#41  
Old 02-05-2011, 12:29 PM
Peasant
 
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Default Re: Tanzania/Canada

Just curious, do the floor bricks HAVE to be pasted down with the mixture as indicated in the plans? I have the floor perfectly level with all the wobbles gone now without the clay and sand mixture. Also the 8" for the vent landing seems likes a very short distance to fit the chimmney into.





Really dirty and tired SteveS.
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  #42  
Old 02-05-2011, 02:33 PM
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Default Re: Tanzania/Canada

Dear SteveS
Now am I right your Hearth bricks are layed on a layer of crushed plumius stone? right? If so you dont need the fireclay mix as well its only to level the hearth bricks on a Cast surface IE Pearlite cement.
Now the depth of the entrance to the oven to the dome I used 1 and 1/2 stardard bricks... forget that... none standard bricks. Measured my oven entrance ( hope you appreciate this as its pouring rain) 350 mm or 14 ins. I recon any deeper and it makes it harder to use the oven as you have to pass everthing down a big long tunnel.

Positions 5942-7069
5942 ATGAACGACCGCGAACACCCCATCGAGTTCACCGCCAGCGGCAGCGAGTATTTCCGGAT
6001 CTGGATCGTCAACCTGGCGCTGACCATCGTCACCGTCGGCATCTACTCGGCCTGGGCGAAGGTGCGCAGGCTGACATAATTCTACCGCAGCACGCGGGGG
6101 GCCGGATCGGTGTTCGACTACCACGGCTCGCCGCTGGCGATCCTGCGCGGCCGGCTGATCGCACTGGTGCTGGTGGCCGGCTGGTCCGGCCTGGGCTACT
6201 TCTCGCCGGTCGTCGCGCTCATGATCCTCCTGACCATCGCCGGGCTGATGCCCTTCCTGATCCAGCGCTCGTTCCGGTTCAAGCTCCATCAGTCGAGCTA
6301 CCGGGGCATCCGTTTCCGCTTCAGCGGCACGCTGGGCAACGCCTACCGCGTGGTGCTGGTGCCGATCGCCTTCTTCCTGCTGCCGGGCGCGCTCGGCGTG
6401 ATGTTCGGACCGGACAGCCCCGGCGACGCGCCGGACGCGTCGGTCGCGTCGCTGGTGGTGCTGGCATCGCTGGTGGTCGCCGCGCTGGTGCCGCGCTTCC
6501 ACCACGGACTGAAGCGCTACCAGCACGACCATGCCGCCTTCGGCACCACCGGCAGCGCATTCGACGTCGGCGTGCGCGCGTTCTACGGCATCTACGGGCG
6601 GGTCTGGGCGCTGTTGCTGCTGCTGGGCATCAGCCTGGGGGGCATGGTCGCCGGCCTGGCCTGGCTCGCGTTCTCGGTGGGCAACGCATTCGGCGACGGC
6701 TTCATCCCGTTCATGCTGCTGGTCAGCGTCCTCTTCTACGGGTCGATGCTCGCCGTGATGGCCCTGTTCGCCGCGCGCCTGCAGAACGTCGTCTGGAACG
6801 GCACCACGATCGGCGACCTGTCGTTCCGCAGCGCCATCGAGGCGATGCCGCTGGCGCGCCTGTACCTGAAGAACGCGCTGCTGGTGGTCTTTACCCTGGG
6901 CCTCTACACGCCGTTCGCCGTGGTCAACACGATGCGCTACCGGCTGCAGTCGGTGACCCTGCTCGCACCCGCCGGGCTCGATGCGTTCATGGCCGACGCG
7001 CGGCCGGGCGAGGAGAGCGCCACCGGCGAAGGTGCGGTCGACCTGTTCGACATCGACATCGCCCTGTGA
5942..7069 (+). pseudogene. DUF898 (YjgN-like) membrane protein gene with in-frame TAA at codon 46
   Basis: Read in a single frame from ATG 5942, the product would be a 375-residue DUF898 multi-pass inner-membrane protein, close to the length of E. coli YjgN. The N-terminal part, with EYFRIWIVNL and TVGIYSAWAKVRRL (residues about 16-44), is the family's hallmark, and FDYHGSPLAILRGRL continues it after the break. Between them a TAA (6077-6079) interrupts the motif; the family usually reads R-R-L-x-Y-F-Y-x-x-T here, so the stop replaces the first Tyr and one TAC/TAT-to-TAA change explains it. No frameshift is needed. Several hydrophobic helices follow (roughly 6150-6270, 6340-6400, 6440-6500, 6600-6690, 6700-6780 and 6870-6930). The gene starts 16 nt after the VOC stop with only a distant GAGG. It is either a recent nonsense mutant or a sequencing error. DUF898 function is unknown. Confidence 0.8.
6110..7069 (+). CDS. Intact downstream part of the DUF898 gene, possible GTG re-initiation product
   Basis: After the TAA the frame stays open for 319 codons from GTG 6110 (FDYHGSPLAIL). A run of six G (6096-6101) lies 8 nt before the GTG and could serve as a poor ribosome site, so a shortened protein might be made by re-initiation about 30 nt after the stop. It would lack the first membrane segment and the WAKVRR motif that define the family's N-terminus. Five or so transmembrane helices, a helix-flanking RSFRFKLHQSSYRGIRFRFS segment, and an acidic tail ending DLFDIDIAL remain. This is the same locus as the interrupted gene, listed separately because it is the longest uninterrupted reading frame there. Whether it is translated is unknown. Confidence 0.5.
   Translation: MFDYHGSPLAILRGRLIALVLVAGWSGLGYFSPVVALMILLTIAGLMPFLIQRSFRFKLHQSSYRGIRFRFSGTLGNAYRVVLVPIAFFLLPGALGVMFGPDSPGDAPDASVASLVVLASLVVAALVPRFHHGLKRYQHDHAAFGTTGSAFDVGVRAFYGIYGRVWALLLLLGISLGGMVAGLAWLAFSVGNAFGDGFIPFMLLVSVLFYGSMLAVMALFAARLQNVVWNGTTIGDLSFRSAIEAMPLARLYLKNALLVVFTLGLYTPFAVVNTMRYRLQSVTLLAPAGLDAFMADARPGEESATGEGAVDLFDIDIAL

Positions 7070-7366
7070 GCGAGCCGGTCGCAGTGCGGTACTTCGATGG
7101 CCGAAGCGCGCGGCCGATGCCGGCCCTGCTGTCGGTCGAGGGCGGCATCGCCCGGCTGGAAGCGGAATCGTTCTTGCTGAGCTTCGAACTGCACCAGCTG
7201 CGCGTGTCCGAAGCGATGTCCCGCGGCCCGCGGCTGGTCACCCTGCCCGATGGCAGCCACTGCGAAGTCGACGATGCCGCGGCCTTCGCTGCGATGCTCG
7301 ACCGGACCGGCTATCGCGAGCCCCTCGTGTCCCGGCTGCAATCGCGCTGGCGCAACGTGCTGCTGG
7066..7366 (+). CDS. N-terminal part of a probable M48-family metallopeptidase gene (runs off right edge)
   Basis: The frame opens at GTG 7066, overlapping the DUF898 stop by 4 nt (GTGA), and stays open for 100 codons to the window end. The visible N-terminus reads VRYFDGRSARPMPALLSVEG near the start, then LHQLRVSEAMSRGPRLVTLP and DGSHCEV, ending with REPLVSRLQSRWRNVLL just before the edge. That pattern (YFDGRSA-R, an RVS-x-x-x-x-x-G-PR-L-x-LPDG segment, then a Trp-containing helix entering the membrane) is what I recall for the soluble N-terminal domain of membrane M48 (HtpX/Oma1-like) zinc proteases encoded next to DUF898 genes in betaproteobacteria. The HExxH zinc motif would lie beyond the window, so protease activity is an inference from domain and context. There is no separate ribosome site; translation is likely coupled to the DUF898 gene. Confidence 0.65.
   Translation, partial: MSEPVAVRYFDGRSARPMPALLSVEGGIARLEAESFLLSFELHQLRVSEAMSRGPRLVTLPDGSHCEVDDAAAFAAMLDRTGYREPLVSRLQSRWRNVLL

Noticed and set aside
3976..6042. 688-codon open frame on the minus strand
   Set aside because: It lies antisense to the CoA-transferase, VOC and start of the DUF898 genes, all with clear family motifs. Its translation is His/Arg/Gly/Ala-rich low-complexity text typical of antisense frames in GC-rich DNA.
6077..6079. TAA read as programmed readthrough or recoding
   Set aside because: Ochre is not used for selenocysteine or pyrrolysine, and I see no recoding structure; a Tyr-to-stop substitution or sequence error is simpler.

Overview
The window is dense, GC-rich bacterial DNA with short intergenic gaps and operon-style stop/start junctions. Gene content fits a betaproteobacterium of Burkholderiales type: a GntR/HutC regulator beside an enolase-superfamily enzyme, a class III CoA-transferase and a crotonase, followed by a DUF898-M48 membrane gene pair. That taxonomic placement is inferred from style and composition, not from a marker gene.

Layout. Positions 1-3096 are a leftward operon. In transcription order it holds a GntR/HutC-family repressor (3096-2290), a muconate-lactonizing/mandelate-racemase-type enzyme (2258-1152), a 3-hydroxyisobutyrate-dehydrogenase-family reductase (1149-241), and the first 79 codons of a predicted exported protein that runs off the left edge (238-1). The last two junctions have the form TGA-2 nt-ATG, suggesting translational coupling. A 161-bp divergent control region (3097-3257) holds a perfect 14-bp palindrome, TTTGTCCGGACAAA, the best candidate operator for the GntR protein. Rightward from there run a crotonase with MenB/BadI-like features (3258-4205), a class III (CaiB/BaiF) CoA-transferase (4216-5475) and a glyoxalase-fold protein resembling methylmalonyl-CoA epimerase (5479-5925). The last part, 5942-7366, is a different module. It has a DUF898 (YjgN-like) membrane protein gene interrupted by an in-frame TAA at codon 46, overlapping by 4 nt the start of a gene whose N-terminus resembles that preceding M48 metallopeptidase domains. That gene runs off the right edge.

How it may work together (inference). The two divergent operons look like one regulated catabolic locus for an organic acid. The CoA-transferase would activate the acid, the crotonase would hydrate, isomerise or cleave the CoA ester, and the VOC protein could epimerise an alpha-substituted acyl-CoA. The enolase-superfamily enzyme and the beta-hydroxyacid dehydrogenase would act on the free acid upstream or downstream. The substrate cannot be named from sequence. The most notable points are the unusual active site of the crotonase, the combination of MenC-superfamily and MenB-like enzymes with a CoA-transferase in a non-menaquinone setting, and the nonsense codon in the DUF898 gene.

By the way IT LOOKS GREAT!!!! you must be pleased with the progress

Regards
Cobbler dave
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  #43  
Old 02-05-2011, 07:26 PM
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Default Re: Tanzania/Canada

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ust curious, do the floor bricks HAVE to be pasted down with the mixture as indicated in the plans? I have the floor perfectly level with all the wobbles gone now without the clay and sand mixture.
Nope, if it's flat, you're done. I used insulation boards, and my floor just sits on them.
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  #44  
Old 02-05-2011, 10:04 PM
Peasant
 
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Thanks Dave and dmun,